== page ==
Ohio's 279 charter schools serve about 70,000 kids, or about 3 percent of the state's schoolchildren. Charters are free public schools, that are tax-funded, but independently run and released from many state rules in return for the promise of better performance.

But so far, that performance has lagged overall.

Fordham, a national advocate for charters, reports 60 percent of Ohio charter schools are rated in "academic emergency," the lowest of five state rankings. Some charter critics say that number is even higher.

Dayton is the nation's top charter school market, with 22 percent of all schoolchildren attending 33 charter schools, all of which have opened since 1998.

Moderating a session on how districts can use charters to improve performance, Dayton school board President Gail Littlejohn said she was concerned about three aspects of charters — big business, finance and politics.

Littlejohn said she was worried that corporate-run charter school chains were turning education into too much of a business. She said competition forces financial choices, such as the need for schools to spend money on advertising and marketing.

Littlejohn also said politics is an issue, pointing to the defeat last week of her school board ally Doniece Gatliff.

"You can't always count on voters to do what you need them to do," she said. "We had double digit test score gains. You'd have thought we'd all win without any problem."

Another session, moderated by longtime Dayton educator and consultant T.J, Wallace, focused on schools that specialize in dropouts.

Ann Higdon, superintendent of the ISUS Trade and Tech Prep High School, said it always find ways to meet student needs. This year, ISUS has started up health care and manufacturing programs.

"We're continually changing what we do to get a better result every year," she said.

Contact Scott Elliott at 225-2485.

ORC 3307.15 - not just a wish,
IT'S THE LAW!

Article: Gifts from Drug Companies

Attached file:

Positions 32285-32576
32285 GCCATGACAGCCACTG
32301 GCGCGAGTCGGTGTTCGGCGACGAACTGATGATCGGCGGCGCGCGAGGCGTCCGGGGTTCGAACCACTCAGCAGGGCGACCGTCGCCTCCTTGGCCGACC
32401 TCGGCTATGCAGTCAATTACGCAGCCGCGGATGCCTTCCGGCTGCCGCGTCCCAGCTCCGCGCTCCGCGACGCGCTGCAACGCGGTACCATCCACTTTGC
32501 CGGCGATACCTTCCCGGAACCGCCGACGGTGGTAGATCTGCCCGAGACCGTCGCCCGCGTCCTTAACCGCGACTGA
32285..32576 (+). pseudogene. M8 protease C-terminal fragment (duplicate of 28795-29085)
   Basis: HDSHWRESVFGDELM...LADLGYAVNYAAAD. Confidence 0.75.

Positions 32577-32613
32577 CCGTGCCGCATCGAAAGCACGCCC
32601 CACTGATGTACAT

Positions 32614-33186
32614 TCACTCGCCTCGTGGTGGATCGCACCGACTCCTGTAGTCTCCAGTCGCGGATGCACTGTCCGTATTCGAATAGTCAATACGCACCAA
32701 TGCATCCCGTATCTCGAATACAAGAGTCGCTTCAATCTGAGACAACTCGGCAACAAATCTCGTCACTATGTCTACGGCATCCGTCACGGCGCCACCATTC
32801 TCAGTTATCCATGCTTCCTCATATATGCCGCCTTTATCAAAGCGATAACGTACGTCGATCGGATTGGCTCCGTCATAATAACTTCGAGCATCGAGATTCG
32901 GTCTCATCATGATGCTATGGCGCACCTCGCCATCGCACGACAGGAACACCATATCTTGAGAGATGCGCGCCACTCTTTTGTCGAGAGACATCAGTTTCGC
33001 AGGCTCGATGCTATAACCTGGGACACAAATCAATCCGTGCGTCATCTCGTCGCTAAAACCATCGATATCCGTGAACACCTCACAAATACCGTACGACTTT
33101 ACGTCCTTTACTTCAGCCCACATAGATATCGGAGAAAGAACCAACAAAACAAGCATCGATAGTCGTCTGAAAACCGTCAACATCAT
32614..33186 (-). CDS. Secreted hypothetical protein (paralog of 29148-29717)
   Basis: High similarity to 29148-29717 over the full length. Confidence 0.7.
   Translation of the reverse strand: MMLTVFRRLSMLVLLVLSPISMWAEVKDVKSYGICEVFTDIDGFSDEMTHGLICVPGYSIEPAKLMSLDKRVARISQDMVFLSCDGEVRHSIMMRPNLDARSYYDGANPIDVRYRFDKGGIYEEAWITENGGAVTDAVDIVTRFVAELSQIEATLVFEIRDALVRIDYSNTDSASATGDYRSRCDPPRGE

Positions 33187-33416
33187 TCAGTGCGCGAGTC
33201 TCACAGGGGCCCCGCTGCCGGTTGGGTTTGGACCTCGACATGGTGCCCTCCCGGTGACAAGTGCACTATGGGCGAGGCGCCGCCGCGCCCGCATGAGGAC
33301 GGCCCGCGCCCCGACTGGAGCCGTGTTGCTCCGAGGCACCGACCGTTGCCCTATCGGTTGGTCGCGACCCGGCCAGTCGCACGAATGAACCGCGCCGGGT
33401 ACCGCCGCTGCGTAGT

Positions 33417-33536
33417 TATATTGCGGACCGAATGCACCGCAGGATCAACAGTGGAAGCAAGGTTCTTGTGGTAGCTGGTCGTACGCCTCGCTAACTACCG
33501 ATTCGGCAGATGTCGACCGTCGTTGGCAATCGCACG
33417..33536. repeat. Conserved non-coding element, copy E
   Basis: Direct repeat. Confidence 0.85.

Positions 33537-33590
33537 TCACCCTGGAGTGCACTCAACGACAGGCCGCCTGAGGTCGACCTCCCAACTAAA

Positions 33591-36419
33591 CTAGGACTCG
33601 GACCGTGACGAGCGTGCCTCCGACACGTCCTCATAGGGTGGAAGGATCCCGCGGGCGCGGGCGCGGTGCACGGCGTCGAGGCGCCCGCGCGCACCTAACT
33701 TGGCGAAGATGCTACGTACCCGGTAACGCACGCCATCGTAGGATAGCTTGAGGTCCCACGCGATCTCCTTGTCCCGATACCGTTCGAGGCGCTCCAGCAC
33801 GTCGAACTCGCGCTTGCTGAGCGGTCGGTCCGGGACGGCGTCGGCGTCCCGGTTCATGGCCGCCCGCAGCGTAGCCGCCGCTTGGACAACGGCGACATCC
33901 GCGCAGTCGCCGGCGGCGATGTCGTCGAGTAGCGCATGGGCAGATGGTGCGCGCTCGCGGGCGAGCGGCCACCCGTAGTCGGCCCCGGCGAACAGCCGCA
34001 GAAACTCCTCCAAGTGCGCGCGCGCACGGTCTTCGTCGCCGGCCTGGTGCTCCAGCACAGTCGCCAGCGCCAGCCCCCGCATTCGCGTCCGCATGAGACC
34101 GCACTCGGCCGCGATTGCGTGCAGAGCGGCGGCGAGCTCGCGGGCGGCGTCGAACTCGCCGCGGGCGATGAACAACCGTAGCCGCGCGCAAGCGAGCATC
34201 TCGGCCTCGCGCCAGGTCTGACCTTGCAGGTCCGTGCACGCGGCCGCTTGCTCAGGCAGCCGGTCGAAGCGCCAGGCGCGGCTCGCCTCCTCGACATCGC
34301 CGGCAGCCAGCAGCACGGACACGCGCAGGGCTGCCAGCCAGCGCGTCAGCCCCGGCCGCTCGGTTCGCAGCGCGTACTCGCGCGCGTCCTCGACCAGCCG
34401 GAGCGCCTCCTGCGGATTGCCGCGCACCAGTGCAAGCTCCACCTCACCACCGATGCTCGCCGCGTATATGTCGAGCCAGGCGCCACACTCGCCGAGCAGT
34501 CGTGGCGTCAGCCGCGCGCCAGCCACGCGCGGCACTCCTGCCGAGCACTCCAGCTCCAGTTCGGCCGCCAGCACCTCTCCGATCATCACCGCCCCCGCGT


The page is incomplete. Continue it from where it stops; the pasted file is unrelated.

From: Tom Curtis
Cc: Mike Billirakis
Sent: Friday, November 18, 2005 12:59 AM
Subject: 111405 Col Dispatch; Gifts From Drug Companies

GIFTS FROM DRUG COMPANIES
Doctors deny that ‘freebies’ influence them
Monday, November 14, 2005
THE COLUMBUS DISPATCH

The pen you sign in with at the doctor’s office might have Lipitor, Nexium or Zoloft on it. The mug the receptionist drinks coffee from might say Zocor on the side.

Notepads, tissue boxes, wall clocks, clipboards that hold medical charts — everything is an advertisement.

It all comes from drug-company salespeople who regularly visit offices hoping that these marketing tools will translate into more prescriptions for the medications they’re pushing.

Doctors say they’re not influenced by hand sanitizers, wall calendars or pockets full of pens. But what about free medical textbooks, blood-pressure cuffs, stethoscopes and pizza lunches for the entire office staff?

"The calendar on my wall says Premarin (a hormone). When I look at that, do I prescribe that for a patient? Abso- lutely not," said Dr. David Stockwell, a Columbus obstetrician. "It’s a nice thing. They provide that so I don’t have to go to Staples and buy it for my office.

"Anybody who has any ethics at all would not be persuaded by these things."

Busy doctors don’t like taking time to talk to four to six drug representatives a week, but some do it solely to collect the free samples they bring.